Just under two months ago, we wrote about the closure of secure email service Lavabit.
Lavabit’s founder, Ladar Levison, explained that he was in a spot of legal bother that made it impossible for him to continue to operate with a clear conscience, so he would suspend the service.
He also noted that, much as he wanted to, he couldn’t give details about said legal bother.
All he could do was to point out that he had lodged an appeal and hoped to open up the service again one day.
Of course, the smart money was that law enforcement wanted access to data belonging to a certain Mr Edward Snowden, the National Security Agency (NSA) whisteblower, who was known to be a Lavabit user.
We hedged our bets about the reasons here on Naked Security, since the only thing we knew was that we didn’t know whether the kerfuffle involved Snowden at all.
But recently unsealed court documents [PDF, 162 pages, 16MB] now tell a bit more of the story.
The name Snowden is still mentioned only in passing (various redactions have suppressed names throughout the unsealed documents).
So we still don’t have official confirmation that Snowden, amongst others, was the target of the investigation.
That, however, hardly matters any more.
What matters is the intriguing tale of the court requiring Lavabit to hand over its SSL private keys, and Lavabit arguing that it ought not to comply, since that would give access to all messages to and from all customers, which would be unfair and unreasonable.
Very greatly simplified (and I hope I have not oversimplified to the point of misunderstanding), the court wanted Lavabit to enable law enforcement to intercept so-called email metadata for a particular user.
But due to the use of SSL/TLS at all times, with data kept encrypted in transit and at rest, even accessing mail headers was no simple matter – unless law enforcement were given Lavabit’s private keys.
(A MiTM, or man-in-the-middle, attack on encrypted traffic is trivial if you have all the encryption keys and certificates to use “in the middle.”)
Eventually, Lavabit had little choice but to comply, turning over five SSL private keys.
It still wasn’t game over for Lavabit user’s privacy, however, because Levison gamely supplied the cryptgraphic material in printed form, stretched over 11 pages in a four-point font.
To say that the law enforcement officers were underwhelmed is the understatement of the year, and matters were soon back in court, with “handing over the keys” quickly redefined to mean, “handing over the keys as computer-readable PEM files suitable for immediate use, and no more mucking around.”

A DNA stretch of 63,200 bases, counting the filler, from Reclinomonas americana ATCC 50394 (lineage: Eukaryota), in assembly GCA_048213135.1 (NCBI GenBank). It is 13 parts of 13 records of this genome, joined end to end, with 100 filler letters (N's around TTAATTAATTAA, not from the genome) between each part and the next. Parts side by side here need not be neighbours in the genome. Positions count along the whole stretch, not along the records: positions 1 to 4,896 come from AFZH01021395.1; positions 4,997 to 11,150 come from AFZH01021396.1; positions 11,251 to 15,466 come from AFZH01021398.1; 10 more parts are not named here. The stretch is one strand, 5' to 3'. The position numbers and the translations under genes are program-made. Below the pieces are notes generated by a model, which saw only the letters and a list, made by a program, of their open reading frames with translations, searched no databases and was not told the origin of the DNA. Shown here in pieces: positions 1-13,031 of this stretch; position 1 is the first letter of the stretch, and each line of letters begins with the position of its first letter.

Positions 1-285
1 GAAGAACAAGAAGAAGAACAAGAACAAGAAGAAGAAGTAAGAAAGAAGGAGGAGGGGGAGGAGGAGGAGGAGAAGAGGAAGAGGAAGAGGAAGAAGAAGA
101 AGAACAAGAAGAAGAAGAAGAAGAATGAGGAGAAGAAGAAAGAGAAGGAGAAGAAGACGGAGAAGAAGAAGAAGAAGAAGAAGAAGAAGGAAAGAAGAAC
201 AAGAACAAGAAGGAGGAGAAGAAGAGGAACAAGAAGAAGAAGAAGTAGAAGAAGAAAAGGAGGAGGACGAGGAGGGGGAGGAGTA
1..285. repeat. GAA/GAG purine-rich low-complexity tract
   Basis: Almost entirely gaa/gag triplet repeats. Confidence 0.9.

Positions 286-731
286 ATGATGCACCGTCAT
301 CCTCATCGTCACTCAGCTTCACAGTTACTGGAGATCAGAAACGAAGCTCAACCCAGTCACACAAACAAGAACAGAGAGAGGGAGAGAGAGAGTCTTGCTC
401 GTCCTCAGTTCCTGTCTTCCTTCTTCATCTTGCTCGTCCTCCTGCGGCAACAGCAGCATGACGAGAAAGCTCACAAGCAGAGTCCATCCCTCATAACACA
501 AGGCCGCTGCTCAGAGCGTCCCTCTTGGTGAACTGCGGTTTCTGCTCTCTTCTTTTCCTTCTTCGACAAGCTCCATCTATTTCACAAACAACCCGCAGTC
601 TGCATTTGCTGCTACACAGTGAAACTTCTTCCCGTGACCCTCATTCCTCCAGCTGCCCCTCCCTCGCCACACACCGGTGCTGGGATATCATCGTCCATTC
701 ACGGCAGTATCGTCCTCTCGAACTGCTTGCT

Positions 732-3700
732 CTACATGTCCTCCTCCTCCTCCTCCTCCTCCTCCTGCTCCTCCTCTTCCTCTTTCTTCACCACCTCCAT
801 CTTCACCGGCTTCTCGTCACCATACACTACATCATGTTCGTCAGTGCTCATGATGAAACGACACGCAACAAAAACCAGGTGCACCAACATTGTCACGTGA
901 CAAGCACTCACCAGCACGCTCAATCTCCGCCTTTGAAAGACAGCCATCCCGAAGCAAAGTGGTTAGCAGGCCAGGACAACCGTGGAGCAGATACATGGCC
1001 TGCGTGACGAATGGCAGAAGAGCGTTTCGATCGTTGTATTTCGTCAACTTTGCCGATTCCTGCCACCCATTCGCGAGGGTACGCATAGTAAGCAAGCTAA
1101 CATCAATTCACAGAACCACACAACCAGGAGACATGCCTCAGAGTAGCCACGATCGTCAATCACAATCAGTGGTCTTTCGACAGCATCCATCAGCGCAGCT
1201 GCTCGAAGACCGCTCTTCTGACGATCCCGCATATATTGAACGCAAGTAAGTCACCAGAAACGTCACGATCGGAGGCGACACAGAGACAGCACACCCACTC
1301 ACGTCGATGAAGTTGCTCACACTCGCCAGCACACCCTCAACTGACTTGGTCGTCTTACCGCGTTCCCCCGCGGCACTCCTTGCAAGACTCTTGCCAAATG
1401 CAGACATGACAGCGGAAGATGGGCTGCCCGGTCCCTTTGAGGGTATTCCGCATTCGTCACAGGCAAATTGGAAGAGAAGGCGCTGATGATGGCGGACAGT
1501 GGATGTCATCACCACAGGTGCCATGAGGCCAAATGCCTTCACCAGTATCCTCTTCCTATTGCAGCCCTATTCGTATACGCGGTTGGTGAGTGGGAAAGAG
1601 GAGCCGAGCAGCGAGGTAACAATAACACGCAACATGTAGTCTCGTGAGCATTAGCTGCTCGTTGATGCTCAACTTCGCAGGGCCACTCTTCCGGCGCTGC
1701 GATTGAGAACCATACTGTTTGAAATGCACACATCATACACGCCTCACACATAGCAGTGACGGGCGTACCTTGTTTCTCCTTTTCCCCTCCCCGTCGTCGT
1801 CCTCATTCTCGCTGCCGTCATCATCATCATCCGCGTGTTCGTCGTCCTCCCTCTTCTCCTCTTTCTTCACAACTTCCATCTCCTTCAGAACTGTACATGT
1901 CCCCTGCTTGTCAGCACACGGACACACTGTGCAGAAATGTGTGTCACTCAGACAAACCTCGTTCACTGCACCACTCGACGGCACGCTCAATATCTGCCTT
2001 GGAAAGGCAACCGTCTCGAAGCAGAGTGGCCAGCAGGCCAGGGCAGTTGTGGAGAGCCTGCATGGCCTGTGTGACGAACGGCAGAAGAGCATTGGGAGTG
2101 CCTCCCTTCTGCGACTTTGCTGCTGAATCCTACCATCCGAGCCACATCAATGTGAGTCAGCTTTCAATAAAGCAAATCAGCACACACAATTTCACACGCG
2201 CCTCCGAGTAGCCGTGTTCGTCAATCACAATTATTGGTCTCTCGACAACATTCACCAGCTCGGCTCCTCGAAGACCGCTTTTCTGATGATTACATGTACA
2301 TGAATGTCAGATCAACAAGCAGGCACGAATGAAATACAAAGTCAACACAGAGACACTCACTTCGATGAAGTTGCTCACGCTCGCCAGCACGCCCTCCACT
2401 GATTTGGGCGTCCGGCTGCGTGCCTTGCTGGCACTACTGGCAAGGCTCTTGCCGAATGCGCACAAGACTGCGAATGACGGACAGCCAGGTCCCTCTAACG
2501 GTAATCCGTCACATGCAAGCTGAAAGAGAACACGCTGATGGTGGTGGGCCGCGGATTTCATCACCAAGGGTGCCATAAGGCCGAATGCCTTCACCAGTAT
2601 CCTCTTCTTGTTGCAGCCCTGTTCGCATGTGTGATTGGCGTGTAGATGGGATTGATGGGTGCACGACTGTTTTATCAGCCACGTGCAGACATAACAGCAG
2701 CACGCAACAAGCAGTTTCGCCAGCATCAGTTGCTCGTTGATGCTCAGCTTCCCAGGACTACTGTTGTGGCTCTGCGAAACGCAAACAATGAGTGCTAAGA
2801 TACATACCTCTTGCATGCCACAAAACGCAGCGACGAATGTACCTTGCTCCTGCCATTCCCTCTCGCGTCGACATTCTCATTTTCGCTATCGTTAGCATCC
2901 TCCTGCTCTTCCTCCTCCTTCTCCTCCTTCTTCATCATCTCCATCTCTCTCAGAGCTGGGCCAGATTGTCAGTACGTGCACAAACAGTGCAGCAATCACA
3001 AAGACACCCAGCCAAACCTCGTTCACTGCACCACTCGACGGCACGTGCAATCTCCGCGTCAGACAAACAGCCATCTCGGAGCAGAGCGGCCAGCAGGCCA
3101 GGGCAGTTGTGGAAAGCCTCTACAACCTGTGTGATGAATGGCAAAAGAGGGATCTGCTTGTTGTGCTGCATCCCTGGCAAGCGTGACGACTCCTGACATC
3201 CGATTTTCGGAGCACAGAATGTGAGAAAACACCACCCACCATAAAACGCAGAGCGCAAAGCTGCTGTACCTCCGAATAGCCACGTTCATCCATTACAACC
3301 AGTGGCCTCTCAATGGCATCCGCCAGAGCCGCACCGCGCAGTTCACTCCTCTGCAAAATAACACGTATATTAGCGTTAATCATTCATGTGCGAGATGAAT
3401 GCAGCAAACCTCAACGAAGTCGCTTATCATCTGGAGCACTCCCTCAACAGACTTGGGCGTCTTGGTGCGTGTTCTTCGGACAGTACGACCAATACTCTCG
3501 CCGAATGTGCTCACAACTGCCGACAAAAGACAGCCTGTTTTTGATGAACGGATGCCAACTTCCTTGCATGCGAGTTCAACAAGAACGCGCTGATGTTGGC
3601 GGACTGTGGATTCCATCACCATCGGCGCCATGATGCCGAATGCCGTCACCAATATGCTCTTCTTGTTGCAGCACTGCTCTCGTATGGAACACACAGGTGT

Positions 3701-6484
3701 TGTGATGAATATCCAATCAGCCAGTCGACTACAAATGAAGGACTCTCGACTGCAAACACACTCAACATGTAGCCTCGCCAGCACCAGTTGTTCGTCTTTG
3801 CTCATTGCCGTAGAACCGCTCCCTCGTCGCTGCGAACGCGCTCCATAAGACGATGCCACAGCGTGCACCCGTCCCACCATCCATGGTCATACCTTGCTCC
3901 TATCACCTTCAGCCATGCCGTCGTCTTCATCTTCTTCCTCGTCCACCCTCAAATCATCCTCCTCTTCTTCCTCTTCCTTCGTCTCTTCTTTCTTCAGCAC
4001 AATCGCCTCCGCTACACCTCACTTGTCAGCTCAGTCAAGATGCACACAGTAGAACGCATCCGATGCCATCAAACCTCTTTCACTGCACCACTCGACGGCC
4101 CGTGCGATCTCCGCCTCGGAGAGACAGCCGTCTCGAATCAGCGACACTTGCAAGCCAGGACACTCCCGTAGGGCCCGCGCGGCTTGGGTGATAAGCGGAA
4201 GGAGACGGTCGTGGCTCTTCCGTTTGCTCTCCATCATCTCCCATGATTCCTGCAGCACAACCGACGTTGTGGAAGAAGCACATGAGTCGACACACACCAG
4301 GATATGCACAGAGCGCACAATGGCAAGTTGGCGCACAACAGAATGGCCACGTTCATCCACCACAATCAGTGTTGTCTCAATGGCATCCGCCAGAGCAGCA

Indeed, to guard against further stalling tactics, the government petitioned the court to fine Levison $5000 for every day he continued to dither.
At this point, Levison folded and complied, but pulled the plug on Lavabit at the same time, and that was that for the men-in-the-middle.
The New York Times reports that a prosecutor referred to the abrupt shutdown of Lavabit as “just short of a criminal act,” but, then, nearly-a-crime isn’t actually a crime.
What can we learn from this?
To me, one of the most interesting aspects of this story is the recognition by a non-tech-savvy court that at least part of the problem was the regrettable fact that Lavabit would need to put the privacy of 400,000 users at risk to secure the lawful surveillance of just one person.
As the court pointed out (this is a transcript, not a written judgement):
[Y]ou're blaming the government for something that's overbroad [the requirement to hand over the all-revealing SSL keys], but it seems to me that your client is the one that set up the system that's designed not to protect that information, because you know that there needs to be access to calls that go back and forth to one person or another. And to say you can't do that just because you've set up a system that everybody has to -- has to be unencrypted, [read: in which all users are encrypted in the same way] if there's such a word, that doesn't seem to me to be a very persuasive argument.
In short, the court is as good as saying, “If you wanted to come up with this ‘but what about the privacy of all the 399,999 other users’ argument, why didn’t you implement the system so their individual privacy was better protected?”
After all, Lavabit could have taken an approach more like the one used by Kiwi internet showman Kim Dotcom’s Mega service, so that each user’s encrypted traffic and content could stand (or fall) alone.
Of course, that wouldn’t have stopped Levison shuttering the entire service, effectively DDoSing all his users to protect the privacy of one of them.
But from a cryptographic point of view, it would have made a lot more sense to me.